Tim Wencewicz, assistant professor of chemistry in Arts & Sciences, has been recognized with a 2019 Camille Dreyfus Teacher-Scholar Award. He will use the funding for his research to help develop new antibiotics, to combat antibiotic resistance and to improve the university’s organic chemistry curriculum.
The university’s interdisciplinary Center for Quantum Sensors aims to harness the power of quantum mechanics to detect and decipher some of the universe’s greatest mysteries. The effort is timely as Congress recently approved a federal program supporting the development of quantum technologies.
Researchers in Arts & Sciences made an energy storage device that can withstand a hammer striking it more than 40 times. The shatterproof supercapacitor is also nonflammable, unlike lithium-ion batteries. The new work is the cover story of the April 23 issue of the journal Sustainable Energy and Fuels.
Helium is a valuable, non-renewable resource that is critical for many medical and research applications. But helium supply and pricing are unreliable. Sophia Hayes, a professor of chemistry in Arts & Sciences, spoke at a recent American Chemical Society webinar about the need for congressional action to address these challenges.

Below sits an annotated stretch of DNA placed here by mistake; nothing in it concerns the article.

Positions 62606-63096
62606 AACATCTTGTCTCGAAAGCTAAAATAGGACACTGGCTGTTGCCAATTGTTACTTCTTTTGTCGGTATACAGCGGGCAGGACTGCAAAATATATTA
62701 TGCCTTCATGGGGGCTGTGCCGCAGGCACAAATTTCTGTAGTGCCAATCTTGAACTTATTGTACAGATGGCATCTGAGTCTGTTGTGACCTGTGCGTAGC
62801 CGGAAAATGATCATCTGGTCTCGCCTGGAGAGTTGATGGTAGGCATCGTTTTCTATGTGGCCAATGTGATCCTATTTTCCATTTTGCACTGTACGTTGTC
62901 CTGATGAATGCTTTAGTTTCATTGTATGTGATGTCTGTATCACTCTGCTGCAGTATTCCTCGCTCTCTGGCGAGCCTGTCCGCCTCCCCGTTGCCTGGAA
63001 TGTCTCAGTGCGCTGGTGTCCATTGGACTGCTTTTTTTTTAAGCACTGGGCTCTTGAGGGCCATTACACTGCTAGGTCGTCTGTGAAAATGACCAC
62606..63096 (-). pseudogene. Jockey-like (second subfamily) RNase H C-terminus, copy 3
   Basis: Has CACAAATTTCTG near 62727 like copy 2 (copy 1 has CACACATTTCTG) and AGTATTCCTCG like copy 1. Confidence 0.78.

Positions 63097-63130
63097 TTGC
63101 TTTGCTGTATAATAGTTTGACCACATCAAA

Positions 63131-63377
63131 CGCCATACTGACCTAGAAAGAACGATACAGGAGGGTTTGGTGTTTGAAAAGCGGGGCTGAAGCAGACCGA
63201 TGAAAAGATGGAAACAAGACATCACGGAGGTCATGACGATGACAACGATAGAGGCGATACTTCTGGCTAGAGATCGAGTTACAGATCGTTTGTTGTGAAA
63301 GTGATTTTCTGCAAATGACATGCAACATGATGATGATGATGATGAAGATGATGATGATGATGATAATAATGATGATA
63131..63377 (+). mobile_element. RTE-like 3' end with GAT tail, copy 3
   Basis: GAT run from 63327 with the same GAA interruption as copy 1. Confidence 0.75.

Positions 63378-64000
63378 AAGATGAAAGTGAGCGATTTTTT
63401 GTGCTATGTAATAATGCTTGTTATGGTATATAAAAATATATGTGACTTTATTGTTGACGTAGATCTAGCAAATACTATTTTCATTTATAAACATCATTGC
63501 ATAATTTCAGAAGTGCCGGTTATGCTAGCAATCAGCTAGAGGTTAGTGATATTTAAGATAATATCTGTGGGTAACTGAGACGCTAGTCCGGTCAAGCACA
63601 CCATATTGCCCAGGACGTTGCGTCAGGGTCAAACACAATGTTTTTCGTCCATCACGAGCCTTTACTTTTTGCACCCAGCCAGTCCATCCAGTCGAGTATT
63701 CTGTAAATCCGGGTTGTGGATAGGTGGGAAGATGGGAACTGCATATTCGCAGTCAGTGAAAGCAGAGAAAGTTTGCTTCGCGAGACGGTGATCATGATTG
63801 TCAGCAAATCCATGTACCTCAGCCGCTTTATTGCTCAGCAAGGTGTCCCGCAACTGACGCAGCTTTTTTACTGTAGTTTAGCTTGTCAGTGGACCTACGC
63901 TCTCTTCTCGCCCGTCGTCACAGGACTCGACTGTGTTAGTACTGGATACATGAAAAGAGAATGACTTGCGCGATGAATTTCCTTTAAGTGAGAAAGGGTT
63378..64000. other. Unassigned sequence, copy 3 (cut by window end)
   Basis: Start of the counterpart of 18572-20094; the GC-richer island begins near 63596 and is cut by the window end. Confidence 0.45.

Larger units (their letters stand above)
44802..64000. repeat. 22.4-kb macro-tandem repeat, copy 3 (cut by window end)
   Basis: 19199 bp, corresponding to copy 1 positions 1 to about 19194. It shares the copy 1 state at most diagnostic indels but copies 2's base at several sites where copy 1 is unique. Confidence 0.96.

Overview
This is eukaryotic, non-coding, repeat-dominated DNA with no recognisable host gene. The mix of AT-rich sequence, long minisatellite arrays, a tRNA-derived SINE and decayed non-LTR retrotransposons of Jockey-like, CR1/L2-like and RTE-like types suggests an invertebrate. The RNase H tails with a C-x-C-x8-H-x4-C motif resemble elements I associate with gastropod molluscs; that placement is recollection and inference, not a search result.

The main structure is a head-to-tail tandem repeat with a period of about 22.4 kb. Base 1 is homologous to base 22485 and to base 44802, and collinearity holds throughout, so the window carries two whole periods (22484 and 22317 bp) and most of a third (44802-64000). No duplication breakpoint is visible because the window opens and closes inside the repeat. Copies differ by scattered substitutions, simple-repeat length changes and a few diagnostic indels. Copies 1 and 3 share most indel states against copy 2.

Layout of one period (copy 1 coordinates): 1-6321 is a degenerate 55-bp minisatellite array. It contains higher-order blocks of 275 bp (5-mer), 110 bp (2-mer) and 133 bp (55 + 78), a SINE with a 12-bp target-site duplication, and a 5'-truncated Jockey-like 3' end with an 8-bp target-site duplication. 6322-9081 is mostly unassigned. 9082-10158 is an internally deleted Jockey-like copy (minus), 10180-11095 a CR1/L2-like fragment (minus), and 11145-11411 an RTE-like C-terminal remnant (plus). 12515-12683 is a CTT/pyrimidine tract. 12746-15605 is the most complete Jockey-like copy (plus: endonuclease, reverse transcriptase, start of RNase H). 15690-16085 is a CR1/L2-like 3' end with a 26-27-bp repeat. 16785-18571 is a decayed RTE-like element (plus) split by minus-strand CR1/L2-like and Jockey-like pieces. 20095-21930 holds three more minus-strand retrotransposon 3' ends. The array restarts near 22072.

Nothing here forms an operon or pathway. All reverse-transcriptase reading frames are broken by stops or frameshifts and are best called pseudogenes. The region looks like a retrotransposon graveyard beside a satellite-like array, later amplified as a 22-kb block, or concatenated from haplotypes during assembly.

Meredith Jackrel, assistant professor of chemistry in Arts & Sciences, recently received a five-year grant from the National Institutes of Health (NIH) and another from the Longer Life Foundation to study protein disaggregases — evolved protein forms that mitigate protein misfolding — as a strategy to combat neurodegenerative diseases such as Alzheimer’s, Parkinson’s and ALS.
New research from Gary Patti’s laboratory in Arts & Sciences shows that when cells divide rapidly, their mitochondria are fused together. In this configuration, the cell is able to more efficiently use oxygen for energy. This work illuminates the inner workings of dividing cells and shows how mitochondria combine to help cells to multiply in unexpected ways.
C. David Gutsche, professor emeritus of chemistry in Arts & Sciences at Washington University in St. Louis, died Aug. 28, 2018, in Seattle. Gutsche was 97.
Joseph Kurz, professor emeritus of chemistry at Washington University in St. Louis, died Jan. 2, 2019, at Missouri Baptist Medical Center in St. Louis County. His health had declined over the past several years. Kurz was 85.
2016 Nobel laureate Fraser Stoddart will deliver the Weissman Lecture Oct. 4 at Washington University in St. Louis. The lecture journeys into mechanical innovations realized during the early and mid-20th century and a new type of bonding in molecules consisting of mechanical linkages. It is free and open to the public.
The Department of Chemistry in Arts & Sciences recently received an Innovation Award from the Campus Safety, Health, and Environmental Management Association and Association of Public and Land-grant Universities in recognition of its outstanding program that improves research safety on campus.